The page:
Vibrio vulnificus causes life-threatening wound and gastrointestinal infections, mediated primarily by the production of a Multifunctional-Autoprocessing Repeats-In-Toxin (MARTX) toxin. The most commonly present MARTX effector domain, the Makes Caterpillars Floppy-like (MCF) toxin, is a cysteine protease stimulated by host adenosine diphosphate (ADP) ribosylation factors (ARFs) to autoprocess. Here, we show processed MCF then binds and cleaves host Ras-related proteins in brain (Rab) guanosine triphosphatases within their C-terminal tails resulting in Rab degradation. We demonstrate MCF binds Rabs at the same interface occupied by ARFs. Moreover, we show MCF preferentially binds to ARF1 prior to autoprocessing and is active to cleave Rabs only subsequent to autoprocessing. We then use structure prediction algorithms to demonstrate that structural composition, rather than sequence, determines Rab target specificity. We further determine a crystal structure of aMCF as a swapped dimer, revealing an alternative conformation we suggest represents the open, activated state of MCF with reorganized active site residues. The cleavage of Rabs results in Rab1B dispersal within cells and loss of Rab1B density in the intestinal tissue of infected mice. Collectively, our work describes an extracellular bacterial mechanism whereby MCF is activated by ARFs and subsequently induces the degradation of another small host guanosine triphosphatase (GTPase), Rabs, to drive organelle damage, cell death, and promote pathogenesis of these rapidly fatal infections.


Assuntos
Toxinas Bacterianas , Vibrio vulnificus , Proteínas rab de Ligação ao GTP , Animais , Feminino , Humanos , Camundongos , Fatores de Ribosilação do ADP/metabolismo , Toxinas Bacterianas/metabolismo , Toxinas Bacterianas/química , Células HEK293 , Camundongos Endogâmicos ICR , Proteólise , Proteínas rab de Ligação ao GTP/metabolismo , Vibrioses/microbiologia , Vibrioses/metabolismo , Vibrio vulnificus/metabolismo , Vibrio vulnificus/patogenicidade
11.
Microbiologyopen ; 13(3): e23, 2024 Jun.
Artigo em Inglês | MEDLINE | ID: mdl-38867416

RESUMO

The G protein-coupled estrogen receptor, also known as GPER1 or originally GPR30, is found in various tissues, indicating its diverse functions. It is typically present in immune cells, suggesting its role in regulating immune responses to infectious diseases. Our previous studies have shown that G-1, a selective GPER agonist, can limit the pathogenesis mediated by Staphylococcus aureus alpha-hemolysin (Hla). It aids in clearing bacteria in a mouse skin infection model and restricts the surface display of the Hla receptor, ADAM10 (a disintegrin and metalloprotease 10) in HaCaT keratinocytes. In this report, we delve into the modulation of GPER in human immune cells in relation to the NLRP3 inflammasome. We used macrophage-like differentiated THP-1 cells for our study. We found that treating these cells with G-1 reduces ATP release, decreases the activity of the caspase-1 enzyme, and lessens cell death following Hla intoxication. This is likely due to the reduced levels of ADAM10 and NLRP3 proteins, as well as the decreased display of the ADAM10 receptor in the G-1-treated THP-1 cells. Our studies, along with our previous work, suggest the potential therapeutic use of G-1 in reducing Hla susceptibility in humans. This highlights the importance of GPER in immune regulation and its potential as a therapeutic target.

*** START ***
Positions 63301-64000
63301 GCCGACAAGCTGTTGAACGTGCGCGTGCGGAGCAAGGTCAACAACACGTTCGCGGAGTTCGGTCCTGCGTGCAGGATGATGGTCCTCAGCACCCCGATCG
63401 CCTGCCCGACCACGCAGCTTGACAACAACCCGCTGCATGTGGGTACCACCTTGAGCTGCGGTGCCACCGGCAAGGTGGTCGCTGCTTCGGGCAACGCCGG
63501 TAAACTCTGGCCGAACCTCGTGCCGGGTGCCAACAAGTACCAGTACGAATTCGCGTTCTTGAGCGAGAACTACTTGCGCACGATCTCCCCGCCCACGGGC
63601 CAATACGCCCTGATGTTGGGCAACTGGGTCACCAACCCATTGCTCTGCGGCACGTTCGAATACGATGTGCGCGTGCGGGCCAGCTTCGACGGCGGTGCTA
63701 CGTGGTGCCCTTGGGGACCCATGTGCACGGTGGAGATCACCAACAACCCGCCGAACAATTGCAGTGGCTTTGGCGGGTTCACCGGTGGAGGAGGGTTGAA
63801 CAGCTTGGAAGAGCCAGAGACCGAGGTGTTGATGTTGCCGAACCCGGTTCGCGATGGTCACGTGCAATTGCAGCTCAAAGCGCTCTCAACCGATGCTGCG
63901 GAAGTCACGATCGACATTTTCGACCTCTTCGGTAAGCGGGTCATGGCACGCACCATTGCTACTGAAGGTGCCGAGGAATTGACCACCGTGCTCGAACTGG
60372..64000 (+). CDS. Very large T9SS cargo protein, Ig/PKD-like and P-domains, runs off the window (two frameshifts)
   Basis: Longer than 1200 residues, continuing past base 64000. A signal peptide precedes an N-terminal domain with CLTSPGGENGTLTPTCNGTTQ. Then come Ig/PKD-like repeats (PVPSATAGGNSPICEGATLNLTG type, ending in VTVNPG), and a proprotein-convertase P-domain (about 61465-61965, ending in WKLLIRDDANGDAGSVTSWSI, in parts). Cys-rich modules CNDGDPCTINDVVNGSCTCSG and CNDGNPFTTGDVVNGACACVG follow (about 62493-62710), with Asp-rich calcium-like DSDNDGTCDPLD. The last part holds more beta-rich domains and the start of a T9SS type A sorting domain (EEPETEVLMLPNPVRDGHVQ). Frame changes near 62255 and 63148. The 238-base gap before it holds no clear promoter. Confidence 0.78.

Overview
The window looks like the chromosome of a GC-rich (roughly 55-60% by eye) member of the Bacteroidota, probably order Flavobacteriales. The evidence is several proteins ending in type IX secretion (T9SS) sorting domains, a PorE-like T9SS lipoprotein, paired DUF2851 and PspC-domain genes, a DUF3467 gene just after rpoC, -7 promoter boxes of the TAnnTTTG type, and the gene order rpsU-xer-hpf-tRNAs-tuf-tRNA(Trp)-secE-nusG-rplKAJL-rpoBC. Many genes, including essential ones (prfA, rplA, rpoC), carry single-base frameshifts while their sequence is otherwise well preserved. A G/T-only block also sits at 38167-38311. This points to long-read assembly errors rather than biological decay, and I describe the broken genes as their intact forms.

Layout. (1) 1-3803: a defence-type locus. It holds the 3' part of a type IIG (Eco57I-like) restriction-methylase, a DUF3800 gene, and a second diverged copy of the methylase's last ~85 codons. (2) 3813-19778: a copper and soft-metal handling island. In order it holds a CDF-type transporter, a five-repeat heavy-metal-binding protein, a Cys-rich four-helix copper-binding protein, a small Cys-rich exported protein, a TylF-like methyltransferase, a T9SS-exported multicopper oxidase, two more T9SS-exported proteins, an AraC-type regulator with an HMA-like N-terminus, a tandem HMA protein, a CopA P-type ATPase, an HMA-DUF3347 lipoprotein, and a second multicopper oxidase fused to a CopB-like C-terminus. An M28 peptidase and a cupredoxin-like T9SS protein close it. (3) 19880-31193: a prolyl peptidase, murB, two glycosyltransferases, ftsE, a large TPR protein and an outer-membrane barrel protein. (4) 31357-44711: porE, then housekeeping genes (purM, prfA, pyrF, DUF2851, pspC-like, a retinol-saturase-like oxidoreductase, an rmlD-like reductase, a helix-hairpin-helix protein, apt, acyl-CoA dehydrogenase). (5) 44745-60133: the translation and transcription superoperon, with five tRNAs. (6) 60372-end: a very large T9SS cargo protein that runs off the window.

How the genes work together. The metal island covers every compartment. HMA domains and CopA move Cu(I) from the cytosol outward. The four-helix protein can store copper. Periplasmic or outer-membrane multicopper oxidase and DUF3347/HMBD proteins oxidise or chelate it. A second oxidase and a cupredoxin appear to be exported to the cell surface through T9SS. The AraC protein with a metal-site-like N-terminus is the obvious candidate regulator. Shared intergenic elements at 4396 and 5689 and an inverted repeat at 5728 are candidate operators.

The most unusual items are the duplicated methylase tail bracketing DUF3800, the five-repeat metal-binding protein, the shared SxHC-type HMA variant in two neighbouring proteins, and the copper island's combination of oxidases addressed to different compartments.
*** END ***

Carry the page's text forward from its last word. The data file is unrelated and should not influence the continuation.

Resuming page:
Assuntos
Proteína ADAM10 , Secretases da Proteína Precursora do Amiloide , Toxinas Bacterianas , Proteínas Hemolisinas , Inflamassomos , Proteína 3 que Contém Domínio de Pirina da Família NLR , Receptores de Estrogênio , Receptores Acoplados a Proteínas G , Staphylococcus aureus , Proteína ADAM10/metabolismo , Proteína 3 que Contém Domínio de Pirina da Família NLR/metabolismo , Humanos , Receptores Acoplados a Proteínas G/agonistas , Receptores Acoplados a Proteínas G/metabolismo , Proteínas Hemolisinas/metabolismo , Inflamassomos/metabolismo , Toxinas Bacterianas/metabolismo , Células THP-1 , Receptores de Estrogênio/metabolismo , Secretases da Proteína Precursora do Amiloide/metabolismo , Staphylococcus aureus/efeitos dos fármacos , Proteínas de Membrana/metabolismo , Proteínas de Membrana/agonistas , Caspase 1/metabolismo , Trifosfato de Adenosina/metabolismo , Macrófagos/imunologia , Macrófagos/efeitos dos fármacos , Macrófagos/metabolismo , Macrófagos/microbiologia , Dipeptídeos , Ácidos Hidroxâmicos
12.
Biosensors (Basel) ; 14(6)2024 May 24.
Artigo em Inglês | MEDLINE | ID: mdl-38920572

RESUMO